• I have no idea how to format in comments >.<. Anyway that is my current code snippet that does uses warpPerspective. The homography were taken from the resized version of 2 images since I am using high resolution images. Can you let me know what I am doing wrong? Thanks
– Hien
May 23, 2011 at 2:42

An easy way to fix the issue of the warped image being projected outside the warping output is to translate the warped image to the right position. The main challenge lies in finding the correct offset for translation.

The concept for translation is already discussed in the other answers given here so I will explain how to get the right offset. Idea is that matching features in two images should have the same coordinate in the final stitched image.

Let's say we refer images as follows:

• 'source image' (`si`): the image which needs to be warped
• 'destination image' (`di`): the image to whose perspective 'source image' will be warped
• 'warped source image'(`wsi`): source image after warping it to the destination image perspective

Following is what you need to do in order to calculate offset for translation:

1. After you have sampled the good matches and found the mask from homography, store the best match's keypoint(one with a minimum distance and being an inlier (should get the value of 1 in mask obtained from homography calculation)) in `si` and `di`. Let's say best match's keypoint in `si and `di`is`bm_si`and`bm_di` respectively.

`bm_si = [x1, y1,1]`

`bm_di = [x2, y2, 1]`

2. Find the position of `bm_si` in `wsi` by simply multiplying it with the homography matrix (`H`). `bm_wsi = np.dot(H,bm_si)`

`bm_wsi = [x/bm_wsi[2] for x in bm_wsi]`

3. Depending on where you will be placing the `di` on the output of `si` warping (=`wsi`), adjust the `bm_di`

Let's say if you are warping from the left image to right image (such that left image is `si` and the right image is `di`) then you will placing `di` on the right side `wsi` and hence `bm_di[0] += si.shape[0]`

4. Now after the above steps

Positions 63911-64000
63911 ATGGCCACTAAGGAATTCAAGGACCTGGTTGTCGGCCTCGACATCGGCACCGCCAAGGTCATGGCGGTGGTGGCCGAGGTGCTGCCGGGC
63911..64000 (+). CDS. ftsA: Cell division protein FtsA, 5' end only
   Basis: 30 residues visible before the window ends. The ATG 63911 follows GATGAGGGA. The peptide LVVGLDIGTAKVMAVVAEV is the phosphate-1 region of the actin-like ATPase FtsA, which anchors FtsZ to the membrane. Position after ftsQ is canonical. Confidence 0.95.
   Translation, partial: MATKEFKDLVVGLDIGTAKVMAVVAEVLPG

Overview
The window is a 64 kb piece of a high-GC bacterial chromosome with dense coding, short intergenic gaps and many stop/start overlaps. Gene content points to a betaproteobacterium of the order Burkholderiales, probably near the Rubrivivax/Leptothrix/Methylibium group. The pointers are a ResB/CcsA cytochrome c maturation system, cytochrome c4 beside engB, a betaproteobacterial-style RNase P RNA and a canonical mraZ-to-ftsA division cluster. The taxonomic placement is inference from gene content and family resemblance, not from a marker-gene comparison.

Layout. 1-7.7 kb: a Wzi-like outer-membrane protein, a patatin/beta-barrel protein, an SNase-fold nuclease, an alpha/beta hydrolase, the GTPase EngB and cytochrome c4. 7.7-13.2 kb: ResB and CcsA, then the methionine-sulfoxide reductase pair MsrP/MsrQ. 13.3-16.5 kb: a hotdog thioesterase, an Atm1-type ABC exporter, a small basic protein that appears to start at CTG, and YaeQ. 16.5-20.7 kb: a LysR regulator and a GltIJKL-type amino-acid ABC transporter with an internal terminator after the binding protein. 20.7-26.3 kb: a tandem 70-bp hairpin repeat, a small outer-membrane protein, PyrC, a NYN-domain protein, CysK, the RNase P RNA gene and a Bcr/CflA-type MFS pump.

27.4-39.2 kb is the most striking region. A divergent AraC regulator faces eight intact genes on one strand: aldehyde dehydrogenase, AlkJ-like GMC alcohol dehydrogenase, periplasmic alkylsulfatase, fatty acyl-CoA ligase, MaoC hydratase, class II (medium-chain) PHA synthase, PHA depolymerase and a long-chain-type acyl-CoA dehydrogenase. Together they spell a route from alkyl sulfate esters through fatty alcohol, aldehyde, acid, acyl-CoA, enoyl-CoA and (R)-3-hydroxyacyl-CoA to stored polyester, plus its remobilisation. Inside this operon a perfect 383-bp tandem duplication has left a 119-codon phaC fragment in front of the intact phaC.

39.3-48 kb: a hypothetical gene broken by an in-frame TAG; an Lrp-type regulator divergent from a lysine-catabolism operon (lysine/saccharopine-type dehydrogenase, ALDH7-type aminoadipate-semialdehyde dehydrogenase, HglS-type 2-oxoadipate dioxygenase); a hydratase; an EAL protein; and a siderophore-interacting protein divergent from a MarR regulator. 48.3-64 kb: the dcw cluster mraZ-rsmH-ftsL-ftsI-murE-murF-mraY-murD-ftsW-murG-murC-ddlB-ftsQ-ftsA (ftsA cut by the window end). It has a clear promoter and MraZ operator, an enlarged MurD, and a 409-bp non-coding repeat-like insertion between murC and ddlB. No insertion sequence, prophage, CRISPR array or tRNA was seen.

`x_offset = bm_di[0] - bm_si[0]`

`y_offset = bm_di[1] - bm_si[1]`

5. Using calculated offset find the new homography matrix and warp the `si`.

`T = np.array([[1, 0, x_offset], [0, 1, y_offset], [0, 0, 1]])`

`translated_H = np.dot(T.H)`

`wsi_frame_size = tuple(2*x for x in si.shape)`

`stitched = cv2.warpPerspective(si, translated_H, wsi_frame_size)`

`stitched[0:si.shape[0],si.shape[1]:] = di`

this is my solution

since third parameter in "warpPerspective()" is a transformation matrix,

we can make a transformation matrix , which moves the image backward first ,then rotates the image,finally moves the image forward .

In my case,I have a image with height of 160 px and width of 160 px. I want to rotate the image around [80,80] instead of around [0,0]

first,moves the image backward (that means T1)

then rotates the image (that means R)

finally moves the image forward (that means T2)

``````void rotateImage(Mat &src_img,int degree)
{
Mat R(3,3,CV_32FC1,Scalar(0));
R.at<float>(2,2)=1;
Mat T1(3,3,CV_32FC1,Scalar(0));
T1.at<float>(0,2)=-80;
T1.at<float>(1,2)=-80;
T1.at<float>(0,0)=1;
T1.at<float>(1,1)=1;
T1.at<float>(2,2)=1;
Mat T2(3,3,CV_32FC1,Scalar(0));
T2.at<float>(0,2)=80;
T2.at<float>(1,2)=80;
T2.at<float>(0,0)=1;
T2.at<float>(1,1)=1;
T2.at<float>(2,2)=1;

std::cerr<<T1<<std::endl;
std::cerr<<R<<std::endl;
std::cerr<<T2<<std::endl;
std::cerr<<T2*R*T1<<"\n"<<std::endl;

cv::warpPerspective(src_img, src_img, T2*R*T1, src_img.size(), cv::INTER_LINEAR);
}
``````

Here is a opencv-python solution for your problem, I put it on github: https://github.com/Sanster/notes/blob/master/opencv/warpPerspective.md

The key point is as user3094631 said, get two translation matrix(T1, T2) and apply to the Rotate matrix(M) `T2*M*T1`

In the code I give, T1 is from the center point of origin image, and T2 is from the left-top point of the transformed boundingBox. The transformed boundingBox comes from origin corner points:

``````height = img.shape[0]
width = img.shape[1]
#..get T1
#..get M
pnts = np.asarray([
[0, 0],
[width, 0],
[width, height],
[0, height]
], dtype=np.float32)
pnts = np.array([pnts])
dst_pnts = cv2.perspectiveTransform(pnts, M * T1)[0]
dst_pnts = np.asarray(dst_pnts, dtype=np.float32)
bbox = cv2.boundingRect(dst_pnts)
T2 = np.matrix([[1., 0., 0 - bbox[0]],
[0., 1., 0 - bbox[1]],
[0., 0., 1.]])
``````